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RE: [Xen-API] cross-pool migrate, with any kind of storage (shared or local)
Thanks for your thoughts. I think I'll add a wiki page later to describe the
DRBD-based design idea and we can list some pros and cons of each perhaps.
I'm still not a DRBD expert but I've now read the manual and configured it a
few times (where 'few' = 'about 3') :)
> If only FS integrity matters, you can run a coarser series of updates,
> for asynchronous mirroring. I suspect DRBD to do at least sth like that
> (I'm not a DRBD expert either). I'm not sure if the asynchronous mode I
> see on the feature list allows for conclusions on DRBD's idea of HA in
> any way. It may just limit HA to being synchronous mode. Does anyone
It seems that DRBD can operate in 3 different synchronization modes:
1. fully synchronous: writes are ACK'ed only when written to both disks
2. asynchronous: writes are ACK'ed when written to the primary disk (data is
somewhere in-flight to the secondary)
3. semi-synchronous: writes are ACK'ed when written to the primary disk and in
the memory (not disk) of the secondary
Apparently most people run it in fully synchronous mode over a fast LAN.
Provided we could get DRBD to flush outstanding updates and guarantee that the
two block devices are identical during the migration downtime when the domain
is shutdown, I guess we could use any of these methods. Although if fully
synchronous is the most common option, we may want to stick with that?
> Anyway, it's not exactly a rainy weekend project, so if you want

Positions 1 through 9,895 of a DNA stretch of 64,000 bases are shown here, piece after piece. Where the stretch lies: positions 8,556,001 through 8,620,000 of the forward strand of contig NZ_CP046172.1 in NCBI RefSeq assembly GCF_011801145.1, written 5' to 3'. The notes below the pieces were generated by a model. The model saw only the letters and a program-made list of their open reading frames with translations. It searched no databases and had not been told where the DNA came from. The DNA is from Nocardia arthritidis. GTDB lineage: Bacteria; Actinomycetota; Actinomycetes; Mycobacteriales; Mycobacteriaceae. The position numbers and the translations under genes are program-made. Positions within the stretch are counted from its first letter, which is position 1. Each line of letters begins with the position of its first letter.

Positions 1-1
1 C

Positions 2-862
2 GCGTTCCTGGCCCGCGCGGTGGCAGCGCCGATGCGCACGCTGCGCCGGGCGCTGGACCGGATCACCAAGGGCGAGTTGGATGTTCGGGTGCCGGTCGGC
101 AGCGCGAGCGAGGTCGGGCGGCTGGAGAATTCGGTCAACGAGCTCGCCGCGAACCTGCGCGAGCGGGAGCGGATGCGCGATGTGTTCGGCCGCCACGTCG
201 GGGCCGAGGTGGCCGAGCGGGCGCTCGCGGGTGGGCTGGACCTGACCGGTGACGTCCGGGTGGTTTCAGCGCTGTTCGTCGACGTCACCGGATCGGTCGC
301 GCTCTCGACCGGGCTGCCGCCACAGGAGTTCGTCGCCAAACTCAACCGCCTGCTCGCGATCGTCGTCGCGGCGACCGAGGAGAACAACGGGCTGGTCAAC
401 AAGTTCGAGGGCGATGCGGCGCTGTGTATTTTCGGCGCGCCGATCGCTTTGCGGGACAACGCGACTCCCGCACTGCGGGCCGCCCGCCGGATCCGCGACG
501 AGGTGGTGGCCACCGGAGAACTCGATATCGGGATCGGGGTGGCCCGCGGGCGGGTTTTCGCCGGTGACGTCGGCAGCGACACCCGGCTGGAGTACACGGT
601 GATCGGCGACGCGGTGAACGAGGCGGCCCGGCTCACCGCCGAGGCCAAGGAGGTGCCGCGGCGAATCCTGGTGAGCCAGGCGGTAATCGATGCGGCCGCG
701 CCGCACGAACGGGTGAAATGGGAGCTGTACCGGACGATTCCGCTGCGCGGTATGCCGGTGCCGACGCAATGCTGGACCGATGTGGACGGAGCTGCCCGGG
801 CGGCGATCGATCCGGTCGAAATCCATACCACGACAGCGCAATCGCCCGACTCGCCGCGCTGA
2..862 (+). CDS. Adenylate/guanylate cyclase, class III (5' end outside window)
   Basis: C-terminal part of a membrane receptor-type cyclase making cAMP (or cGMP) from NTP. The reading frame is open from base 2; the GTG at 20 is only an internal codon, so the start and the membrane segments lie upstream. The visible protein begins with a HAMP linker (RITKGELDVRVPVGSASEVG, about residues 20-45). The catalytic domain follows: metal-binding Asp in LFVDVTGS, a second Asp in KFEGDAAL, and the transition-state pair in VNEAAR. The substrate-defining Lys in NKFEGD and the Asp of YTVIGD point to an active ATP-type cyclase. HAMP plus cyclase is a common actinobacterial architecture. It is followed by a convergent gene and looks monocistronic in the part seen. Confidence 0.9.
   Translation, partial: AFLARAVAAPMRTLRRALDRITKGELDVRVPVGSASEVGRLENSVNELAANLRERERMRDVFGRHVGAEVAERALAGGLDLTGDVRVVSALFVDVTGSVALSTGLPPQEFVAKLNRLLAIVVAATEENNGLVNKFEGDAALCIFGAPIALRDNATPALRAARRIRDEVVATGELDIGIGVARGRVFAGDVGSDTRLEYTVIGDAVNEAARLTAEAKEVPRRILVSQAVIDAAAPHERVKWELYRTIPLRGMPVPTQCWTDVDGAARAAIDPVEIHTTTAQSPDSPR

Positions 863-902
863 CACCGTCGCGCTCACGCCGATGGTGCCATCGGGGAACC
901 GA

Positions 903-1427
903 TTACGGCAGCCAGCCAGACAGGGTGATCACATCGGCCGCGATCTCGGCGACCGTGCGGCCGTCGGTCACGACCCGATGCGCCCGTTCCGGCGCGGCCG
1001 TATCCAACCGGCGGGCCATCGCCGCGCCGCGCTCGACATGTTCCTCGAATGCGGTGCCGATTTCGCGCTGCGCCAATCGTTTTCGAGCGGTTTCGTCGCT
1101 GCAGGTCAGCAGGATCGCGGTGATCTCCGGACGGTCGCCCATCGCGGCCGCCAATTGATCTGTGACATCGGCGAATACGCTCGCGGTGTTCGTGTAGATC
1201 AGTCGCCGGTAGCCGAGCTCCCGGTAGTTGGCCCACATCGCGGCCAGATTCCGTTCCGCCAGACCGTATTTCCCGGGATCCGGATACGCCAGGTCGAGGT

> consistent mirroring, there doesn't seem to be anything better than
> around the corner.
It did rain this weekend :) So I've half-written a python module for
configuring and controlling DRBD:
It'll be interesting to see how this performs in practice. For some realistic
workloads I'd quite like to measure
1. total migration time
2. total migration downtime
3. ... effect on the guest during migration (somehow)
For (3) I would expect that continuous replication would slow down guest I/O
more during the migrate than explicit snapshot/copy (as if every I/O performed
a "mini snapshot/copy") but it would probably improve the downtime (2), since
there would be no final disk copy.
What would you recommend for workloads / measurements?
> In summary, my point is that it's probably better to focus on migration
> only - it's one flat dirty log index and works in-situ at the block
> level. Beyond, I think it's perfectly legal to implement mirroring
> independently -- the math is very similar, but the difference make for
> huge impact on performance, I/O overhead, space to be set aside, and
> [PS: comments/corrections welcome, indeed].
> > 3. use the VM metadata export/import to move the VM metadata between
> > I'd also like to
> > * make the migration code unit-testable (so I can test the failure
> paths easily)
> > * make the code more robust to host failures by host heartbeating
> > * make migrate properly cancellable
> > I've started making a prototype-- so far I've written a simple python
> wrapper around the iscsi target daemon:
> > https://github.com/djs55/iscsi-target-manager
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